Selective abortion in Eastern Europe

Publié le : 13 December 2013

 The Population and Societies report published in December 2013 by the National Institute for Demographic Studies (NIDS) highlighted the masculinisation of births in Eastern Europe, except Kosovo. This phenomenon, which started in the 1990s, went unnoticed due to major changes in these countries (dismantling of the communist block and conflicts). 

Although India and China "are reputed to have an unbalanced sex ratio[…] this phenomenon also affects several Eastern European countries and diasporas of Asian origin". The NIDS report shows that the "imbalance in terms of male and female births often exceeds that of India". The norm is considered to be 105 males to 100 female births. The sex ratio in southern Caucasia (Azerbaijan, Armenia, Georgia) ranges from 110 to 117. Azerbaijan is the second country after China to have a high male birth rate. In the western Balkan states, "the levels observed are lower, around 110-111 male births to 100 females" but the persistence of this imbalance is a warning sign.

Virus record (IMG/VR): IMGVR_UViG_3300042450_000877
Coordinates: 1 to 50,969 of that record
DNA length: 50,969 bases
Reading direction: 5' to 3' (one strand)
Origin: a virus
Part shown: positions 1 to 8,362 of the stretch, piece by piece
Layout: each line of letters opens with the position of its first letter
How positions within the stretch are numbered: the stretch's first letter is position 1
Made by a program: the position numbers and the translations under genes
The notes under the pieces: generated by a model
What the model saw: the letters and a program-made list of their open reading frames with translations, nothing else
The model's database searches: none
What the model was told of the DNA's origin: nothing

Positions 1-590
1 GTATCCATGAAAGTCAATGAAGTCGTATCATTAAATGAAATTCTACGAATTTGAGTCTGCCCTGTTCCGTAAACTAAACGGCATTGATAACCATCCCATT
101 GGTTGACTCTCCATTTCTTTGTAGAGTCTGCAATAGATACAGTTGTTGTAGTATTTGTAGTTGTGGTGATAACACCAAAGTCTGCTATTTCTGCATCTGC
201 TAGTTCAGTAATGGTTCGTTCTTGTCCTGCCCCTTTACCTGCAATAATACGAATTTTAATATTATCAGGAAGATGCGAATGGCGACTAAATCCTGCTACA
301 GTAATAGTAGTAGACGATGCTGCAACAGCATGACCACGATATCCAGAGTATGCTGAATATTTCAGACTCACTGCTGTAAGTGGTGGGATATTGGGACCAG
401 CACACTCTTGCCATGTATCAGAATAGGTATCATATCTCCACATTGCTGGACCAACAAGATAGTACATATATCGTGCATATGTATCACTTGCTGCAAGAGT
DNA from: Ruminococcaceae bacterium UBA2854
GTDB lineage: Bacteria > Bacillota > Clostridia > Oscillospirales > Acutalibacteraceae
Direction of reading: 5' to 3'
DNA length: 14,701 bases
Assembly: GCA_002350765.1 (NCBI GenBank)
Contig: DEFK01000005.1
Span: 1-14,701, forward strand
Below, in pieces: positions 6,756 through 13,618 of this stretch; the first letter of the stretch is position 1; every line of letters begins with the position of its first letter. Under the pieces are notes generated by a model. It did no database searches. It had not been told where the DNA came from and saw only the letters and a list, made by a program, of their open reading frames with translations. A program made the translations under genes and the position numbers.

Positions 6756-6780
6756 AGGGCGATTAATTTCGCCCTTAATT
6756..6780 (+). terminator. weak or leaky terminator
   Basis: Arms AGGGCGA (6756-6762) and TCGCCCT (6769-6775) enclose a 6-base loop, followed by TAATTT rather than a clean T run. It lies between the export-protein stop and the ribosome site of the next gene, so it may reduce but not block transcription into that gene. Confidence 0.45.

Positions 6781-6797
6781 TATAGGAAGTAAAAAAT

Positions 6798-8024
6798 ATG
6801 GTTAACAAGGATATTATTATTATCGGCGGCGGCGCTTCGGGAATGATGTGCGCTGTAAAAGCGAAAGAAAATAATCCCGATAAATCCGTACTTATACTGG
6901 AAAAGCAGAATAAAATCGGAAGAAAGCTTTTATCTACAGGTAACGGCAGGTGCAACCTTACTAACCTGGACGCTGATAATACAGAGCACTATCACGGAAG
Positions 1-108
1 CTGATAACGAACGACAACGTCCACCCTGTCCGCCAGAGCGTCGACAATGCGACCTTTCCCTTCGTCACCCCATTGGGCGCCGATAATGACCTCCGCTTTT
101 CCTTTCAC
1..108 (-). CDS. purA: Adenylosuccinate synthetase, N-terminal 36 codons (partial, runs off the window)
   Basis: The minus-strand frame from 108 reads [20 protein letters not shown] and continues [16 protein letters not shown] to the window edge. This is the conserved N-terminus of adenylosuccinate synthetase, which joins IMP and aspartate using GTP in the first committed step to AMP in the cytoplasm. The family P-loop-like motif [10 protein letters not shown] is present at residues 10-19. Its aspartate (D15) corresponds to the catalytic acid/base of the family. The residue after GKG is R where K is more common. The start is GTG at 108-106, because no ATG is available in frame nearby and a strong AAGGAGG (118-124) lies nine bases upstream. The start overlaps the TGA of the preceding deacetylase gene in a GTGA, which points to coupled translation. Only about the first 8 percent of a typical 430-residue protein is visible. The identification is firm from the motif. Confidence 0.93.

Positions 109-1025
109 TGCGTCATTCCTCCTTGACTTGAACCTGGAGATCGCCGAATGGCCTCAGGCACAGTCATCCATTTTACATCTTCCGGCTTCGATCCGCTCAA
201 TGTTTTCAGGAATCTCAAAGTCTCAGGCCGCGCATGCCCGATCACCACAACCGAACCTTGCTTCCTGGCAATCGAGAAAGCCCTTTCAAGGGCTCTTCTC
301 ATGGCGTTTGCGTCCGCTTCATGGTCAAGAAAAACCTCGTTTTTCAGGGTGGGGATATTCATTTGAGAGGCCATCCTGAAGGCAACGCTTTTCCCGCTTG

The sex ratio can be attributed to three factors: 1/the traditional preference for male births, which has been identified as the main cause, 2/ access to gender selection screening, including ultrasound scans and abortion, 3/ the exacerbating effect of lower fertility rates. "The recent decrease in fertility and the emergence of modern health services […] have strengthened the desire for prenatal gender selection". Abortion is still used as a "family planning method" in former Soviet bloc countries except Albania.
According to the Quotidien du médecin, the report concludes by emphasising the risk of "trivialising the role of new technologies in discriminatory practices". These methods are currently the subject of European bioethics debates.

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